COLUMN: Shirley will always be a legend in Chelsea
By ALEC ETHEREDGE | Managing Editor
There are people that make a difference and then there are legends. Former Chelsea Fire Chief Wayne Shirley will always be a legend to the city he protected for 19 years.
Considered a father of the city, Shirley became the city’s first and only fire chief in 2001. But on Thursday, Aug. 6, shockwaves were felt across the city when the chief died after battling a chronic health issue.
Many were left heartbroken and devastated by the news, but at the same time, Shirley’s impact on so many was felt by the number of people who shared genuine words about the caring and kind person he was.
I remember when I first met Shirley. I was two months into my job as a staff writer for the Shelby County Reporter as a staff writer and was covering a Chelsea City Council meeting.
Shirley was doing one of his favorite aspects of the job when he showcased the department’s new air packs and safety equipment.
He took pride in not only talking about the department itself, but what they were doing to make it safer for those putting their lives on the line to protect the community.
I’ll never forget the pride he carried himself with during that first meeting and interview. It was evident by the giddy look on his face and rapid tone by which he talked about the fire department that it was his number one priority.
That’s a sentiment many felt about Shirley.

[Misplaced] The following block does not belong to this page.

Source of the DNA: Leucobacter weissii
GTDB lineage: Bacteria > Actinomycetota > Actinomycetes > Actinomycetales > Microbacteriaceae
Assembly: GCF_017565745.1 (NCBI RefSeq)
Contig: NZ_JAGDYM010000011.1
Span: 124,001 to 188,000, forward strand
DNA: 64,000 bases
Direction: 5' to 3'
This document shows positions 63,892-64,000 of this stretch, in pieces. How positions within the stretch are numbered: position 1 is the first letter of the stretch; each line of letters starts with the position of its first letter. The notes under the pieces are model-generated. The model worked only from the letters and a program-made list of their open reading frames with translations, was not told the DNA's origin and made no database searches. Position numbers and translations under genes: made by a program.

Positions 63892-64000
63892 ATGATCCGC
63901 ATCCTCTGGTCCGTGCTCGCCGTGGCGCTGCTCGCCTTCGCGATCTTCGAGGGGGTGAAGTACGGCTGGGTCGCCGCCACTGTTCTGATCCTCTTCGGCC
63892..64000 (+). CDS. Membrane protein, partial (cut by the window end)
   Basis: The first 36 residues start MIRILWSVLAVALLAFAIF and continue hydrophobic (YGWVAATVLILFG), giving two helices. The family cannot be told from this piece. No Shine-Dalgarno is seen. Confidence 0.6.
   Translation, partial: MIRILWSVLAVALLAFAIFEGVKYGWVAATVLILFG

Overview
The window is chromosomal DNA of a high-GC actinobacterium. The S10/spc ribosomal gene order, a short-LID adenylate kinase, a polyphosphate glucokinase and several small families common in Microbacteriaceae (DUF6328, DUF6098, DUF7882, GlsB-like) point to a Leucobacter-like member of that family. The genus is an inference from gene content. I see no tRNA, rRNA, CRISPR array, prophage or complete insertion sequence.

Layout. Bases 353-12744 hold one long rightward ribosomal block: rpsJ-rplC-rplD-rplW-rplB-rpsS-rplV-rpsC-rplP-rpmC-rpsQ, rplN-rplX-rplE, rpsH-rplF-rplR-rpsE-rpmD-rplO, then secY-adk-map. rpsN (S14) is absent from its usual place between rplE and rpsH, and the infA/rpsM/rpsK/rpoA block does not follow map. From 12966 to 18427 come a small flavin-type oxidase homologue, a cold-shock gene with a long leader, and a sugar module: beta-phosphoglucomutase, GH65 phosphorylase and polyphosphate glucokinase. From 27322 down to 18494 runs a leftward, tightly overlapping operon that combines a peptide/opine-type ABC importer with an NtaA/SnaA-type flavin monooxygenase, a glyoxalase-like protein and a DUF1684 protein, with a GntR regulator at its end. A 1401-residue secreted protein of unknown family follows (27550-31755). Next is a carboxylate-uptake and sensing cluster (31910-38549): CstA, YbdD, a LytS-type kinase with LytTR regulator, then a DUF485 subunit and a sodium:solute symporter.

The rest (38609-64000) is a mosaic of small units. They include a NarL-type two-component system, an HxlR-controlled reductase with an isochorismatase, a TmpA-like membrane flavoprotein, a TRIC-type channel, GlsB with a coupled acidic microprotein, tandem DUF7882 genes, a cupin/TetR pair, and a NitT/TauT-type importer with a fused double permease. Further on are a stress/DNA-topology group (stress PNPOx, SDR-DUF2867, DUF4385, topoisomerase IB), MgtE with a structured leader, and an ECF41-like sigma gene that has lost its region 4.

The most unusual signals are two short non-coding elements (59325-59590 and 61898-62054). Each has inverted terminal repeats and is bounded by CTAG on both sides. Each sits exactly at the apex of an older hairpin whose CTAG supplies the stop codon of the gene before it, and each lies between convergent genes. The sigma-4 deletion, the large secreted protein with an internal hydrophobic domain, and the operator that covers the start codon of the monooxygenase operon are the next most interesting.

Listening to others talk about the person he was and reading comments on social media, it’s easy to see how dedicated Shirley was to his community and that nobody took it for granted.
When he passed away at the age of 53, we lost a true hero way too early.
Shirley was someone who had an interest in serving the public since he was an 11-year-old boy growing up in Chelsea, and 23 years later, he made that dream a reality when he became the city’s first fire chief.
From that point forward, his only thought was how to properly serve the residents of a city he cherished his entire life.
A man of faith and family, Shirley did everything in his power to recognize his firefighters and give credit to anybody other than himself.
He was a selfless man that there is no replacing. Instead, we can only remember with fondness what he did to make the city so great, and how to continue to use his example to make the world a better place.
Shirley may no longer be roaming the city of Chelsea, but his watchful eye will forever be present serving the city he loved so much.